Dev, Clare & Jordan will be stopping by The Armchair Reader on Wednesday.


Filed under Contest, Guest Blog

20 Responses to Guest Post & Giveaway: Art Appreciation Blog Tour with Dev Bentham, Clare London & Jordan Castillo-Price

  1. Nancy S

    I am more an arts & crafts person than a true artist. In other words I dabble at lots of different things but I guess I’m best at pottery. I can get lost working with lovely clay, could be why my pots are sometimes a little lopsided. Count me in on the giveaway please.

  2. Nancy, I think pottery is a wonderful medium for really feeling your way into art. Dev may be closer to this than I am, but I like the tactile sense of it. The art in Blinded by Our Eyes is actually sculpture, and I loved researching it for the book.

  3. I wish I could see that Sesame Street sweater!!!

  4. Allison

    Unfortunately artistic talent isn’t one I possess. I am okay at hobby things but drawing or that type of skill is sadly beyond me.

  5. laurie

    i am also more of an arts and crafts person. i love to do needle point and knitting. please count me in too!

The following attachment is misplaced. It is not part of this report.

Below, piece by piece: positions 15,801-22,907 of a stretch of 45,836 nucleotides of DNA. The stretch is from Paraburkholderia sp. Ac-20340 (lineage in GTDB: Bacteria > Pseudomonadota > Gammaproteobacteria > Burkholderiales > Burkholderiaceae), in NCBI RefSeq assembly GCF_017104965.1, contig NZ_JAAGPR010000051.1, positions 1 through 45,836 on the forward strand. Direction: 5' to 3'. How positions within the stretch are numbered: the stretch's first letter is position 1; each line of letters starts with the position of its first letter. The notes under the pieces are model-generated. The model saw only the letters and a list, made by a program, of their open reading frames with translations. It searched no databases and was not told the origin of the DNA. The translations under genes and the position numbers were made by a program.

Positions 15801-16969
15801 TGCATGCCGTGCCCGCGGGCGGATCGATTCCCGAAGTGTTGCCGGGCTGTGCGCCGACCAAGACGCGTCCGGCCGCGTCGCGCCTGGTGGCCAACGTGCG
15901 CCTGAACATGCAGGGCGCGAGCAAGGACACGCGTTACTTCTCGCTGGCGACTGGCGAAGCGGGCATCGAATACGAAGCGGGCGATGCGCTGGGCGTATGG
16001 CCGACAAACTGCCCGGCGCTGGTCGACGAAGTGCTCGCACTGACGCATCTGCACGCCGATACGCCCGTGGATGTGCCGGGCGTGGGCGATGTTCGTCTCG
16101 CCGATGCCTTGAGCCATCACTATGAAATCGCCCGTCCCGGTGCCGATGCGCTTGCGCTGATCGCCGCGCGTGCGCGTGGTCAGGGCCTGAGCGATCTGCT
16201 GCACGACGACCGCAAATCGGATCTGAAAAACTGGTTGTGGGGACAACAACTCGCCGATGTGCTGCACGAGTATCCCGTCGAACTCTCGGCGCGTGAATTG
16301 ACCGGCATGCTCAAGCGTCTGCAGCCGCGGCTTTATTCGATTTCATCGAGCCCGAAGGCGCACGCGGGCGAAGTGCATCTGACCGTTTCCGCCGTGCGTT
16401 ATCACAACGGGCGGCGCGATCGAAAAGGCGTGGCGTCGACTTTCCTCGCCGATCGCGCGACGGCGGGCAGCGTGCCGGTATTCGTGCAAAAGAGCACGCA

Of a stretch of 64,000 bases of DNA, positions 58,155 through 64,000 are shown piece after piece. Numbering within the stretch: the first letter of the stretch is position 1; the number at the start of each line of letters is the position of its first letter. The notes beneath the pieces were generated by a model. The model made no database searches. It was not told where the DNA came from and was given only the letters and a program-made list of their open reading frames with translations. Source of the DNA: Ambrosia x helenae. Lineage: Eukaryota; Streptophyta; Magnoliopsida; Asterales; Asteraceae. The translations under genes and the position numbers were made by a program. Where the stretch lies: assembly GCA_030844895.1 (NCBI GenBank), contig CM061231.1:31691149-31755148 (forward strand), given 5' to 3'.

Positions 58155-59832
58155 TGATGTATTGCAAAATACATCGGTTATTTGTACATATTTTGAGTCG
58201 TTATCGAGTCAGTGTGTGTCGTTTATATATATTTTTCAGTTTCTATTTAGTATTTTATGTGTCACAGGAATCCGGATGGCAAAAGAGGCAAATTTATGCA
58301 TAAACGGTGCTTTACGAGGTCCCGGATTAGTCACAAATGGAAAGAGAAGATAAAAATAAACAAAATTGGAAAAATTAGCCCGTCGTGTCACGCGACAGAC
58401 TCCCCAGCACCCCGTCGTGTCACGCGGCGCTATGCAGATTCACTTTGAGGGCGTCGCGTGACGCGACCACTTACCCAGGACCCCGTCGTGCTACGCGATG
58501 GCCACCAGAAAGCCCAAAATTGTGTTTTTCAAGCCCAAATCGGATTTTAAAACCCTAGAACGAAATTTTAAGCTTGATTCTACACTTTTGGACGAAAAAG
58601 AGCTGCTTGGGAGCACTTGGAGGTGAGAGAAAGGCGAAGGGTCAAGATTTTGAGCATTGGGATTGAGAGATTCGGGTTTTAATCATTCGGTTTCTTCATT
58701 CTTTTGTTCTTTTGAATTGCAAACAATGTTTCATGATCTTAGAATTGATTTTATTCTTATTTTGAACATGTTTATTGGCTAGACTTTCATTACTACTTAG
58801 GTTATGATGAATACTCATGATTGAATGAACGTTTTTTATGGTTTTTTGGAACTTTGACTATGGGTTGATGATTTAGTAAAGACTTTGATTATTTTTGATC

6. Maya

    I can’t draw a straight line and I really, really need to finish that quilt I started… But my passion is clay! I sink my hands into it and I feel like I’ve come home. I’m not terribly good (don’t have the opportunity to practice as much as I’d like) but I have managed to make a few pieces I’ve liked. My dream is to set up a tiny studio in a little country cottage with lots of pets around me. *sigh* My version of heaven!

    Please count me in for the giveaway! Thanks!

  7. Giselle Kay

    I love to paint, draw, and work with mixed media and printmaking. When I get frustrated or just hit a creative block I use writing to loosen up and get the creative juices flowing again. Kind of the opposite scenario. (-:

  8. Trix

    I can draw decently if I have all day to concentrate on the one sketch (and it’ll still look like a cartoon), but I don’t really consider myself good at it. I do regret not taking some studio art courses; should probably do that someday. (As a Muppet fanatic, I would also love to see the sweater!)